By Jamie Coomarasamy
BBC News, Washington
Not far from the site where the World Trade Center towers came crashing down, United 93 - the first Hollywood film about the events of 11 September 2001 - has its premiere on Tuesday.
The film has ignited a debate over whether American audiences are ready to see the events of 9/11 depicted on the big screen.
United 93 has been criticised for both content and timing
One man who has already seen it is David Beamer, the father of United 93 passenger Todd Beamer - who is thought to have led the counter-attack against the hijackers with the famous phrase: "Let's roll".
Mr Beamer's response was raw and emotional.
"You come out of that movie, and the first thing you've got to do is - if you haven't told a loved one you love them lately, then give them a hug.
"Because we don't know when our last opportunity is to do these good things."
Paul Greengrass is the British director who set the cameras rolling on the story of the hijacked plane that crashed after a struggle between hijackers and passengers.
"Sitting in the rear nine rows of that aircraft, they knew what they were facing," he said.
Greengrass says his previous work prepared him for the film
"We didn't - we were watching on television, wondering what was going on. They knew. They could see.
"And the choice facing them in that last half was: 'What are we going to do? Do we do something? Do we do nothing? What are the consequences of doing nothing? What are the consequences of doing something?'
"And that is the choice facing us today."
The director says his background in politically charged dramas - such as Bloody Sunday, which he wrote and directed, and Omagh, which he co-wrote - was the perfect preparation for a film that was wading into controversial waters.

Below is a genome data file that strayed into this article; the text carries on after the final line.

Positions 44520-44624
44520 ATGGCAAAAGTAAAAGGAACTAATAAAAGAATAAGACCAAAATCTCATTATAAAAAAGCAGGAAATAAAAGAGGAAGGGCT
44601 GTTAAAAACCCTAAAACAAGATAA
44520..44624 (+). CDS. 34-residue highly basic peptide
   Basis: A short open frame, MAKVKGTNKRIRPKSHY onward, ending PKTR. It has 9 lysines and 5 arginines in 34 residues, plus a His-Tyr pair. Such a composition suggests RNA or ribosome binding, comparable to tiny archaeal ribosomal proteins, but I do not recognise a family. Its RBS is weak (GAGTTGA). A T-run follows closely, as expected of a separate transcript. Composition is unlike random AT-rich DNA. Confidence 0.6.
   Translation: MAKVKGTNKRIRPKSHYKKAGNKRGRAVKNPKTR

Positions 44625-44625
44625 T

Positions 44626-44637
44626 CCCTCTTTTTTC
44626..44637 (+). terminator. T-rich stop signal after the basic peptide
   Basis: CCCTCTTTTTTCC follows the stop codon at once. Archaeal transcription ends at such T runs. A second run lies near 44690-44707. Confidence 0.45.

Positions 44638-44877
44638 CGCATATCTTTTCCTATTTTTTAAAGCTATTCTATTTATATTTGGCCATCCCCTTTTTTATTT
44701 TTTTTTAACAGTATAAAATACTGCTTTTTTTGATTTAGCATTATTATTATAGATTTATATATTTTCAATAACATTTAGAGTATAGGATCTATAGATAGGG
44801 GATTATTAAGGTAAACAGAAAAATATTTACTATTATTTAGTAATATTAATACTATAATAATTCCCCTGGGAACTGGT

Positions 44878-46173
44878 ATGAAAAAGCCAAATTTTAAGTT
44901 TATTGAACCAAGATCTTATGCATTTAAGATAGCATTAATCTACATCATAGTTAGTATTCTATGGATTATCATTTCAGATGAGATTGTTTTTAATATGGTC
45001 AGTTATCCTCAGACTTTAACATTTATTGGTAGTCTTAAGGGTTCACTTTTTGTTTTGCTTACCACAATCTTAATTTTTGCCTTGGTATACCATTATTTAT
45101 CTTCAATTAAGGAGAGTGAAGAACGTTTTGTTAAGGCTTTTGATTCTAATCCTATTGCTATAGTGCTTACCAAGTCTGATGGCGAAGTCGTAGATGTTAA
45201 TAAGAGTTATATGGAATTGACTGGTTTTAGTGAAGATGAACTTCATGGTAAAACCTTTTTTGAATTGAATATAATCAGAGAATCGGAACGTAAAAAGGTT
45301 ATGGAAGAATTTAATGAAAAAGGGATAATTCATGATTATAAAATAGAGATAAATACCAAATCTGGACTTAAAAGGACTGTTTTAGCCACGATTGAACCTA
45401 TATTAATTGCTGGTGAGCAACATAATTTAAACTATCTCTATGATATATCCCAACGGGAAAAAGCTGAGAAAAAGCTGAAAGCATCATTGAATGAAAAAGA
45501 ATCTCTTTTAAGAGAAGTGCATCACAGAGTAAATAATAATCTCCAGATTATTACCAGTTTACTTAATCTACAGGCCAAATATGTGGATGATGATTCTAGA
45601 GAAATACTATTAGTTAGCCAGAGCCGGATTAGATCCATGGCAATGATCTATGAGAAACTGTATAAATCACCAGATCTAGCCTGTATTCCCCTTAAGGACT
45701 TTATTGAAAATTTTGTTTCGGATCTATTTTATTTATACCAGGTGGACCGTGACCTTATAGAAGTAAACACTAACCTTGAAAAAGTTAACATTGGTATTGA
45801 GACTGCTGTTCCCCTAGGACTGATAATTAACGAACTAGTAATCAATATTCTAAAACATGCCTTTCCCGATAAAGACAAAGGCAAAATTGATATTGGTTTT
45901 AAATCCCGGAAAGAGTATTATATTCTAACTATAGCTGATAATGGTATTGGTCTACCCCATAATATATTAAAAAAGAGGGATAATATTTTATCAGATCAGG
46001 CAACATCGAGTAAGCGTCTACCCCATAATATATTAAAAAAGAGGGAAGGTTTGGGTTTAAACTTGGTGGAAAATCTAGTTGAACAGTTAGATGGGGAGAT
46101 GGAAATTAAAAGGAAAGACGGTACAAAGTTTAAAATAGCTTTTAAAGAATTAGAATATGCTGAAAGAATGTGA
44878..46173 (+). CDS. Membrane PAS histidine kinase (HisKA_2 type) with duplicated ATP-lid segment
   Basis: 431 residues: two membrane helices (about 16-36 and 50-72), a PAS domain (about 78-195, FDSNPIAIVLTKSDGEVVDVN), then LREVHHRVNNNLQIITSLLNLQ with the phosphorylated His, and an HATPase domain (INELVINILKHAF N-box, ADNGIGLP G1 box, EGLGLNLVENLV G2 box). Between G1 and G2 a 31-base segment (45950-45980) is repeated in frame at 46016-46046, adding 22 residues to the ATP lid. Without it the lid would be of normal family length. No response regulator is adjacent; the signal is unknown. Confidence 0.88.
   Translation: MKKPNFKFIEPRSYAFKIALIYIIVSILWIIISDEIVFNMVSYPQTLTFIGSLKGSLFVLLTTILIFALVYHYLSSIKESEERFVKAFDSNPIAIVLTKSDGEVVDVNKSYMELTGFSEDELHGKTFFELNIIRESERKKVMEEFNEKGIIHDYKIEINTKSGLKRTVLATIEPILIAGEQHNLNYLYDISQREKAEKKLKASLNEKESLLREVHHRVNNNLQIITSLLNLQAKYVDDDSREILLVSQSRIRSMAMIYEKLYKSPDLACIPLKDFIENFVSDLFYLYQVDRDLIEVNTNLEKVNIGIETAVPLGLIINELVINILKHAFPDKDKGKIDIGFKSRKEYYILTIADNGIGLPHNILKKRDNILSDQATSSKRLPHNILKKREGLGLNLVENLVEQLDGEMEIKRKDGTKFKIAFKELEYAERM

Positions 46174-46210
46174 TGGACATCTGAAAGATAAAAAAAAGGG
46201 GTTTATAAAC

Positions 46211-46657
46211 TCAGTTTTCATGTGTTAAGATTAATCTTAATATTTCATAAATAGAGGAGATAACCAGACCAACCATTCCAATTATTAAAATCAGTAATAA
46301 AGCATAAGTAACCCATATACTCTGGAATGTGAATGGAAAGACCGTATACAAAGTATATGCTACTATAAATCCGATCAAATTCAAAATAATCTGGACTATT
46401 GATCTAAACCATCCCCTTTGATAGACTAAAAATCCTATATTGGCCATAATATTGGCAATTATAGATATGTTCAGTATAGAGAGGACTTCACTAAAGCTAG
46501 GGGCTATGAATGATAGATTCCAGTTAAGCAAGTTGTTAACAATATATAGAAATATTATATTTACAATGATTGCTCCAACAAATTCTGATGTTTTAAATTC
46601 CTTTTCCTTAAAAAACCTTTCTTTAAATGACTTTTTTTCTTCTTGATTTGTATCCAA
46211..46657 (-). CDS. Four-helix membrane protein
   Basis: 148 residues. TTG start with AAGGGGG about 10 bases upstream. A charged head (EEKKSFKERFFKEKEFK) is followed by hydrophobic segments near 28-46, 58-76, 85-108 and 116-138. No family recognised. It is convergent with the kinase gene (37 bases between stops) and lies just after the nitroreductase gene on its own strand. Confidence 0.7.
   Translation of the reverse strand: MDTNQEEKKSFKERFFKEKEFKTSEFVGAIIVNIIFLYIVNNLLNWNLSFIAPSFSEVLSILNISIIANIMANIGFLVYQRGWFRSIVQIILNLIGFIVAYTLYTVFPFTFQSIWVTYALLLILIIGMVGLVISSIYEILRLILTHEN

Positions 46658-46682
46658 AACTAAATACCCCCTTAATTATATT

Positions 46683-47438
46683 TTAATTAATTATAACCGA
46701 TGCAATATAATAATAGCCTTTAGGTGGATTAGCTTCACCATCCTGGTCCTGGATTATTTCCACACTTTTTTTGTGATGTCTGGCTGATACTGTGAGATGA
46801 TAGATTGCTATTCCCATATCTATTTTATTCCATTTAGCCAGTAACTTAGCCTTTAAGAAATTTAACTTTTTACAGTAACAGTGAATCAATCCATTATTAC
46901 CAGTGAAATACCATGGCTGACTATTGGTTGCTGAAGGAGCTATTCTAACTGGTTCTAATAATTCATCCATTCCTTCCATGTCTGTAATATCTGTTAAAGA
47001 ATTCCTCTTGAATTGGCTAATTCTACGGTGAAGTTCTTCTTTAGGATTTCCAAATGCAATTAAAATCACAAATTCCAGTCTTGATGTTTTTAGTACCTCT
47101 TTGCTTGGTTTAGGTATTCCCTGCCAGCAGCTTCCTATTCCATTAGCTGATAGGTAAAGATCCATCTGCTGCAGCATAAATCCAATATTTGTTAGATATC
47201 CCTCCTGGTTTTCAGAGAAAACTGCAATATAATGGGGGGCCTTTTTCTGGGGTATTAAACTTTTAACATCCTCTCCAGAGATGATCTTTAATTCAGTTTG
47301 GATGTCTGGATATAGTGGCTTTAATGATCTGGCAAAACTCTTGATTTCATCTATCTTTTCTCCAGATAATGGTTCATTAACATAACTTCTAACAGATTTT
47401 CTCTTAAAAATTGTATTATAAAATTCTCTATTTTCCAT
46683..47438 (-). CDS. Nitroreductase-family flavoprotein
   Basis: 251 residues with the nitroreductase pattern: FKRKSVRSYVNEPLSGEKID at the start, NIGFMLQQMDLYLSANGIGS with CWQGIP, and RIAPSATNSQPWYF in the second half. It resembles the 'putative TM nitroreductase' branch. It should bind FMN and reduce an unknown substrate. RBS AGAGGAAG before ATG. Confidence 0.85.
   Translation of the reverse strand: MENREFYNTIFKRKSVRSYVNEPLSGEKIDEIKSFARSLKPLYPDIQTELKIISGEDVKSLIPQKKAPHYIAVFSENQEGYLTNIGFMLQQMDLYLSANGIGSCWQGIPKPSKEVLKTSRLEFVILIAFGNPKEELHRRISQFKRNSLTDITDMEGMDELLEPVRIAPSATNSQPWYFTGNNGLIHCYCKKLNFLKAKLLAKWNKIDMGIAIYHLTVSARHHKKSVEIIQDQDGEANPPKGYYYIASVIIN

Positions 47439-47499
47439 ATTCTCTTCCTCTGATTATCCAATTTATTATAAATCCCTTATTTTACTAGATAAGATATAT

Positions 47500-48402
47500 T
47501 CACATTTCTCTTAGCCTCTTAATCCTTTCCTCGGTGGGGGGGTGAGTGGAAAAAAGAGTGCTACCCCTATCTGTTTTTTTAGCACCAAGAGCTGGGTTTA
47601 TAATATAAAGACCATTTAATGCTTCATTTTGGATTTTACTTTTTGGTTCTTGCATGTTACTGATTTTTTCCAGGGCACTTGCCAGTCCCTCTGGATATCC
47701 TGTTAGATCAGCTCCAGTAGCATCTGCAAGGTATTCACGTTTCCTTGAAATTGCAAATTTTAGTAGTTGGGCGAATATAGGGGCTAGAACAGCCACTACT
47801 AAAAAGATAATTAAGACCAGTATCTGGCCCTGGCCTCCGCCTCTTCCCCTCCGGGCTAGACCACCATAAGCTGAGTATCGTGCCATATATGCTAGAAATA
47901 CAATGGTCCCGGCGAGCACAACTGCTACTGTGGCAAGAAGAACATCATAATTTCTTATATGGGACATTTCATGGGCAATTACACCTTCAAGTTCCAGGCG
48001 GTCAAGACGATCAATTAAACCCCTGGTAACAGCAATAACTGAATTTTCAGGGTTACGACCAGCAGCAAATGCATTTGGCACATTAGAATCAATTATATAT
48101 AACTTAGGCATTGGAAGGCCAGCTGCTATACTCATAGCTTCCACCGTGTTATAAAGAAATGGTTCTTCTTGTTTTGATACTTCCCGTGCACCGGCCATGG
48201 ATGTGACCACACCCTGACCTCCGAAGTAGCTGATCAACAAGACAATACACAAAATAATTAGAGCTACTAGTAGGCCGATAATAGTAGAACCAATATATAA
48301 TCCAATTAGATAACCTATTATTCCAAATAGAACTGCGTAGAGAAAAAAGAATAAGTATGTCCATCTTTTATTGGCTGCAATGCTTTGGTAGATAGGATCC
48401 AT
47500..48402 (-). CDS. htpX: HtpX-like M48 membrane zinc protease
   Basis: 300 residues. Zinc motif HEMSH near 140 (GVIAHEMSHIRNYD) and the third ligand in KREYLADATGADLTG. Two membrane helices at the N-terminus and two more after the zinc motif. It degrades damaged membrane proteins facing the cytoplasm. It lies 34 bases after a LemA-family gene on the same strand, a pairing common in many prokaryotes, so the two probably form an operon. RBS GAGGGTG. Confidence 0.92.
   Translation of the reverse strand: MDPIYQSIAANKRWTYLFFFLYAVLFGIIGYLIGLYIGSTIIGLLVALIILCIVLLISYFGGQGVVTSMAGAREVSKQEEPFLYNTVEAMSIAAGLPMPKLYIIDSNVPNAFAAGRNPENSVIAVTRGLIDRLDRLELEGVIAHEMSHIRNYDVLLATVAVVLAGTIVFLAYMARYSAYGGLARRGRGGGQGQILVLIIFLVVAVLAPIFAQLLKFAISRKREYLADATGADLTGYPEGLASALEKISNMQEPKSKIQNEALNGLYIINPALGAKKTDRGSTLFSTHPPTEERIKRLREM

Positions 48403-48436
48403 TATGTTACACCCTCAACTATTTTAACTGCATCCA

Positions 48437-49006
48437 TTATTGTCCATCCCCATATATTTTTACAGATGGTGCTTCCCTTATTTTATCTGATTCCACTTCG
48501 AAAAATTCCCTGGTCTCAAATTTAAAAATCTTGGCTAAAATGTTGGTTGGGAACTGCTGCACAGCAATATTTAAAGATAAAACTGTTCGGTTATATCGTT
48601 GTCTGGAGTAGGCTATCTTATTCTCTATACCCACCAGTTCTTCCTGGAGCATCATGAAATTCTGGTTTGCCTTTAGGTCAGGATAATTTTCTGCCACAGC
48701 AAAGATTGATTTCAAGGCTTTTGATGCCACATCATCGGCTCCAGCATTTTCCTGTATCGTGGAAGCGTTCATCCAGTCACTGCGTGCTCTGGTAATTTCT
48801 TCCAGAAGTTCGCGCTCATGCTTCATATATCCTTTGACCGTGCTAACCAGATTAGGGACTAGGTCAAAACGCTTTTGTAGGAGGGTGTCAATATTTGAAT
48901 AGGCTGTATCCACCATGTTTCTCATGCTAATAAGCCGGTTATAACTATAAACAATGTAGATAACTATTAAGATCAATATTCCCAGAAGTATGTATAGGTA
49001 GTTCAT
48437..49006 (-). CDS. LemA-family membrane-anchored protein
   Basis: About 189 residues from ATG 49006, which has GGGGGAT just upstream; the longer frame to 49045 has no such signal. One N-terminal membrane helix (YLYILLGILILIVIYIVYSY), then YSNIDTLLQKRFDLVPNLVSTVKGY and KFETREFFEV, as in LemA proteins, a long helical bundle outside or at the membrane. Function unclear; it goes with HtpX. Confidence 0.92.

United Airlines flight 93 crashed in Shanksville, Pennsylvania
The film tells the overall picture of 11 September, refracted through the struggle on board flight 93.
It is an - at times - controversial vision of how the authorities on the ground responded to the drama in the skies.
Conservative radio host Rush Limbaugh has already attacked some aspects of the film: "Now, stop and think of this for a second. Can't find the president? It's not possible."
But the real question has not been over the content of the film, but over its timing.
In the run-up to this premiere, United 93 has united the US media in a single cry: "Is the country ready for it?"
Jeff Dishart, a United 747 pilot and aviation industry media consultant who has seen the film - is not convinced.
"Was it necessary? The jury's still out. In its worst expression, this movie was voyeurism and a possibly - if you'll give me the licence - pornographic look at the events. Too intrusive."
But many on the political right here are doing the unthinkable - supporting a Hollywood film made by a liberal director.
They see it as a timely reminder of what the war on terror is all about.
What probably helped to convince them is the distinct absence of a Hollywood cast.
Paul Greengrass said he had made that choice intentionally.
"The people who got on United 93 that day were not exceptional people. They were ordinary people on their way to work.
"If they were portrayed by movie stars you would never feel that essential ordinariness. And if you can't understand that ordinariness, you can't understand the courage."
And - to the director's relief - his vision of ordinary courage has been welcomed by the audience he has been the most anxious to please, the United 93 families.
For David Beamer the debate about timing makes assumptions that are simply not true.
"We replay - in effect - that day in our mind's eye every day since 11 September," he said.
"There's no passage of time for us that would say: 'Later on would be better, would be less disruptive, wouldn't hurt.'"
For the families, then, the film could be part of the healing process - but what remains to be seen is if the wider US movie-going public wants cinema as catharsis.